Reformers rejoice for first female bishop

‘Blessed’: John Sentamu, Archbishop of York, consecrates the new bishop Libby Lane © PA

The Church of England has consecrated its first ever female bishop. It has been hailed as a landmark for progress and equality, but do religions fare better when they stick to tradition?

On 12th March 1994, the Church of England ordained 32 new priests and changed Anglicanism forever. They were the first women in over 450 years of the Church’s existence to be granted such a position. Yesterday, equality among the clergy took another historic stride as 48 year-old Libby Lane became the first female bishop. She called it ‘a profound and remarkable moment’.

The decision continues to divide Anglicans, and the service in York was disrupted by an opponent of the changes. As the Archbishop of York, John Sentamu, asked the congregation if the Reverend Lane should be made a bishop, a man stepped forward shouting ‘Not in the Bible!’ The second time Dr. Sentamu asked the church there was no opposition.

Justin Welby, head of the Church of England and Archbishop of Canterbury, has been a vocal supporter of the changes and hailed a ‘completely new phase of our existence’. But those expecting a sudden rush of female bishops may be disappointed. The Church is notoriously slow-moving: the decision to allow women bishops took years of argument, and many remain unconvinced.

Much of the opposition to women priests comes from a passage in the Bible which impels men to ‘suffer not a woman to teach, nor to usurp authority over a man.’ But this passage has been interpreted in very varying ways by different Christian denominations.

The Roman Catholic Church retains its traditional stance on women priests, as does the Orthodox Church. But several Baptist and Evangelical churches give men and women full equality at the altar. Most sects of Islam, which does not formally ordain religious leaders, allow women to lead other women in prayer, but no mainstream schools of Islam allow a woman to lead a mixed congregation. Orthodox Judaism requires its rabbis to be men, whereas all other types of Judaism allow women to be ordained.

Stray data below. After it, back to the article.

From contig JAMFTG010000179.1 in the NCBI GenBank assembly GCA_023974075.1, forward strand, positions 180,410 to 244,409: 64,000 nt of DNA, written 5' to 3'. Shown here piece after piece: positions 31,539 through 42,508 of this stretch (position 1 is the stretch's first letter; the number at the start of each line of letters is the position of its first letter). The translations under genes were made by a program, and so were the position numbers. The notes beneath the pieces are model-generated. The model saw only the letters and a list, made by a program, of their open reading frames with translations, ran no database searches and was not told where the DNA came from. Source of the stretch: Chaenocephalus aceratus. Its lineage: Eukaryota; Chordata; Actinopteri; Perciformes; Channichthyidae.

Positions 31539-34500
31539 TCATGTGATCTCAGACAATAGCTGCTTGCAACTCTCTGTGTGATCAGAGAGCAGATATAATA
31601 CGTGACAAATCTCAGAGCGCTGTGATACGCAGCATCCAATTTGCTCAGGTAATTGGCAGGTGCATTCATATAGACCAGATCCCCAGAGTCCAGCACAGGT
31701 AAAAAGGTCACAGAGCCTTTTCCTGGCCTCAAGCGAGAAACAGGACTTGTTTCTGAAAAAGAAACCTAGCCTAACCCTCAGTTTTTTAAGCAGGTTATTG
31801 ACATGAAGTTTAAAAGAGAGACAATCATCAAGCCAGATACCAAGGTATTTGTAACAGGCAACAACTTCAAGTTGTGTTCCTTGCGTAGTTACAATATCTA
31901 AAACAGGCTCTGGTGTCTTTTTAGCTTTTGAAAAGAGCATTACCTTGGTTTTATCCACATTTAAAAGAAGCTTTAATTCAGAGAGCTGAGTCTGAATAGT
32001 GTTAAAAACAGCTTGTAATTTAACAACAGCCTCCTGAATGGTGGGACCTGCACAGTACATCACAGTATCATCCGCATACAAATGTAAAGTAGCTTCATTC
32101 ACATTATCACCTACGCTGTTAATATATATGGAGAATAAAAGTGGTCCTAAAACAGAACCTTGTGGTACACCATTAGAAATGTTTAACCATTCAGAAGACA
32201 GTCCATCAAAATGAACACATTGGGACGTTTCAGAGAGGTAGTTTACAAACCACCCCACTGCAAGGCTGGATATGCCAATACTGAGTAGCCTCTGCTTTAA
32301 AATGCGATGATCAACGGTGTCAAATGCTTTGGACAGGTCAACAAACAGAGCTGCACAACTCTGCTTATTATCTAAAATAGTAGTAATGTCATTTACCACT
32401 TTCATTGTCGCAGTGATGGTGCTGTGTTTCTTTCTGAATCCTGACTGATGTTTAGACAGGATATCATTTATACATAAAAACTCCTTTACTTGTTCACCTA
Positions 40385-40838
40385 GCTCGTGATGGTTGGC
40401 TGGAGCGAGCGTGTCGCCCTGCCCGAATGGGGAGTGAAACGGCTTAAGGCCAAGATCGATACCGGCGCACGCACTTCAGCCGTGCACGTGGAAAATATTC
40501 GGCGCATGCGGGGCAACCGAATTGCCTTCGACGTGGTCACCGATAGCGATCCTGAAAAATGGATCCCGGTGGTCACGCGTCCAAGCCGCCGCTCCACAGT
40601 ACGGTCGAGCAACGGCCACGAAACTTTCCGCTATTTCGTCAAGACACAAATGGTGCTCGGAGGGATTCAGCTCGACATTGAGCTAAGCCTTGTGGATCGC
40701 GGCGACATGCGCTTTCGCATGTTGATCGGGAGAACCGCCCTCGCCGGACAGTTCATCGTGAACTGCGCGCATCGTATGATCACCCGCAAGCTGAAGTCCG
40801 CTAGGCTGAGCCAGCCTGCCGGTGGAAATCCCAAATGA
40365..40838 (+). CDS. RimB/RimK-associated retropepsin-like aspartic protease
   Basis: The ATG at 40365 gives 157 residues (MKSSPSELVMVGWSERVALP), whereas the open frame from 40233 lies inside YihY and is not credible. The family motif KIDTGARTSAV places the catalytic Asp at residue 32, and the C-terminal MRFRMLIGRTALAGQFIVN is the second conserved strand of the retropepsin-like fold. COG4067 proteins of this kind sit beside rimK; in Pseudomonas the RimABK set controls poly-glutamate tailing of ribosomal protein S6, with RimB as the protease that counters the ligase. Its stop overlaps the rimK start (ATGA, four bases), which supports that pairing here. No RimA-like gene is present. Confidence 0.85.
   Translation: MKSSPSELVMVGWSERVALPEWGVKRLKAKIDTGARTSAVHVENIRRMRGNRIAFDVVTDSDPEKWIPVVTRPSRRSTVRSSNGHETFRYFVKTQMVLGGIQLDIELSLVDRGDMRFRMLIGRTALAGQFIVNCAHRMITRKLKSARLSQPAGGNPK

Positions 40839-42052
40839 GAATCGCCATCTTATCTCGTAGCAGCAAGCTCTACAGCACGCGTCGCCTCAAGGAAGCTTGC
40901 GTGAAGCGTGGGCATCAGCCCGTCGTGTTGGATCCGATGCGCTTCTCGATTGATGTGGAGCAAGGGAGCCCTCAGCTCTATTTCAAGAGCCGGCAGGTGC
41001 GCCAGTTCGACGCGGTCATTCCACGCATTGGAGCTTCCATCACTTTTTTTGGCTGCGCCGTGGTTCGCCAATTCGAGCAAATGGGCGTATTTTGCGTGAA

By the mitre

Religion has always moved with the times. Christianity has shifted much since the bloody days of the Reformation, and this is simply another small but significant step in improving the Church of England. If religion bears no relevance to the lives and opinions of ordinary people, how can it expect to survive?

Yet years of modernisation have hardly ‘saved’ the Church: just 800,000 people attend an Anglican service on an average Sunday, and the figure is dropping by the year. Meanwhile religions which are more resistant to change, such as Catholicism and some sects of Islam, are thriving. For some, perhaps, the timeless and unchanging traditions of a religion are precisely what makes it appealing in a world of rapid change. Modernisation simply kills off mystery.

You Decide

  1. Is tradition important for its own sake?
  2. ‘You can’t reform eternal truth.’ Do you agree?

Activities

  1. As a class, make a list of the qualities you think a spiritual or community leader should possess.
  2. Choose two religions and compare how they have reformed to adapt to changing social and cultural circumstances.

Some People Say...

“God doesn’t change, but men do.”

Aldous Huxley

What do you think?

Q & A

How is this of interest to anybody outside the Anglican Church?
The Church of England is an influential institution in Britain even for those who don’t count themselves among its flock. Anglicanism is the UK’s state religion, and 26 of the 44 bishops sit in the House of Lords, voting on issues that affect everybody in the country. Occasionally they even cast the deciding votes on divisive and important issues.
What if I don’t live in Britain?
In that case you might not have much practical reason to care who becomes a bishop. But the issue at the heart of this story goes far beyond a specific denomination of Christianity: should ancient traditions be respected even when they are at odds with our general attitudes to the world? That’s an issue we all have to confront.

Word Watch

Church of England
Also known as Anglicanism. A branch of Protestant Christianity which has its origins in Henry VIII’s decision to break away from the pope’s authority. The British monarch is the head of the Anglican Church.
Justin Welby
The current Archbishop of Canterbury worked in the oil industry for 11 years, and his views represent the Evangelical tradition within the Church of England.
Years of argument
Legal obstacles to women becoming bishops were only removed in 2005, and it has been a constant struggle since then leading up to the ordination of Rev. Lane.
800,000 people
While only 800,000 people go to an Anglican service on an average Sunday, 59% of people in Britain identified themselves as Christian in the 2011 census.

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